Transcript: What closing rate should you apply when more rates are available?

Hi guys, this is Silvia of and welcome to the very first episode of IFRS Q&A or questions and answers with me.

I’m here for you, and each week I hope I’ll be featuring a brand new question from you, my audience, whether that’s someone who already follows my website, or someone who has recently discovered me through this show, doesn’t matter. What’s more important is that your questions get answered!

This episode is going to be quite different and a little bit longer from what you could normally expect because I’d like to explain what this is all about. At the end of this episode, you can listen to the first question from you get answered!

So, for those of you who are new here and don’t know IFRSbox and me at all: once again, I am Silvia and IFRSbox is the website that I created in back in 2009 while I was on maternity leave with my first baby.

Accounting and IFRS were always my passion, however strange this can sound and I worked as an auditor, CFO and IFRS consultant for many years before I decided to have children. Then when I finally got the first one, I needed to do something just to keep myself up to date and in contact with the profession.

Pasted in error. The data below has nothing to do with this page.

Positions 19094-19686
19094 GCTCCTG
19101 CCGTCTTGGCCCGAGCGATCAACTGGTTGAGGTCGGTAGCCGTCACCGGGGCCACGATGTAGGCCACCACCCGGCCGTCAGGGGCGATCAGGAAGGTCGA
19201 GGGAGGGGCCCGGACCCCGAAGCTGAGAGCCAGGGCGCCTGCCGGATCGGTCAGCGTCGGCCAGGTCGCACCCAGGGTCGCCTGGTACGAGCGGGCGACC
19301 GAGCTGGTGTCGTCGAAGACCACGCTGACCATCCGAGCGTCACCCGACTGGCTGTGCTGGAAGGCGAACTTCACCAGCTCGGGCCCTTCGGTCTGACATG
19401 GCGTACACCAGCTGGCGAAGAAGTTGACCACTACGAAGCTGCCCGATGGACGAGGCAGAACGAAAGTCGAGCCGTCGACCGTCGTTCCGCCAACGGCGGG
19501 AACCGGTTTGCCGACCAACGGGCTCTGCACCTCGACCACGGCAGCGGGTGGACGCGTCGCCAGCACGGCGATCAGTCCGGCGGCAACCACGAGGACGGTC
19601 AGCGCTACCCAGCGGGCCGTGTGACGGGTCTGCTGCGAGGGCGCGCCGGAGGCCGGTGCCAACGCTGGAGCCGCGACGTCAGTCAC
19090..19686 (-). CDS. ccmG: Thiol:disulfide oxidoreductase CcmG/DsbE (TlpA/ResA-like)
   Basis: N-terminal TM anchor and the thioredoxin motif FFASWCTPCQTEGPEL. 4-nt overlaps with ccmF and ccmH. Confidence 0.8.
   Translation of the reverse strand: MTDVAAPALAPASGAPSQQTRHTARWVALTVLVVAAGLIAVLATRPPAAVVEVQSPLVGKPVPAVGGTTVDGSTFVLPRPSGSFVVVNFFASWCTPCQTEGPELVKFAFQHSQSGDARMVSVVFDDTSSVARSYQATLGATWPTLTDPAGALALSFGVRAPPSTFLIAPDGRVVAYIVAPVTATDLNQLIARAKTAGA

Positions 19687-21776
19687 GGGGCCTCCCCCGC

So, whenever I had little time, I wrote an article, made some video, published it on YouTube and slowly grew IFRSbox. And I remember that few months after I started, there were only 30 or 50 people on the web monthly.

Anyway, I always wanted to help, so I published even more articles, videos, I responded to many of your questions in comments and e-mails and it was a hard work, but I really love to help.

Over time I developed also premium course – the IFRS Kit for the people who want to lift their IFRS skills to the higher level systematically so if you’re interested you might check that out on my website

And I just went on and on.

Now, in the beginning of 2018, the website has tens of thousands visitors per month, lots of subscribers and lots of students. That’s much more that I could hope for and I’m so grateful for that.

The only thing that worried me was that I could not manage to respond to all e-mails and messages from my audience – from you. And I would love to because I know how hard it is to get some help out there these days. However, one day has just 24 hours and it’s totally beyond human capacity to respond to all questions.

That’s the reason why I’m coming up with this podcast. I noted that in the e-mails, the questions often repeat and the same or similar questions pop up again and again. So, I just decided to answer these questions here in the podcast and make it available for everyone. It’s simple as that – you ask and I give my answers.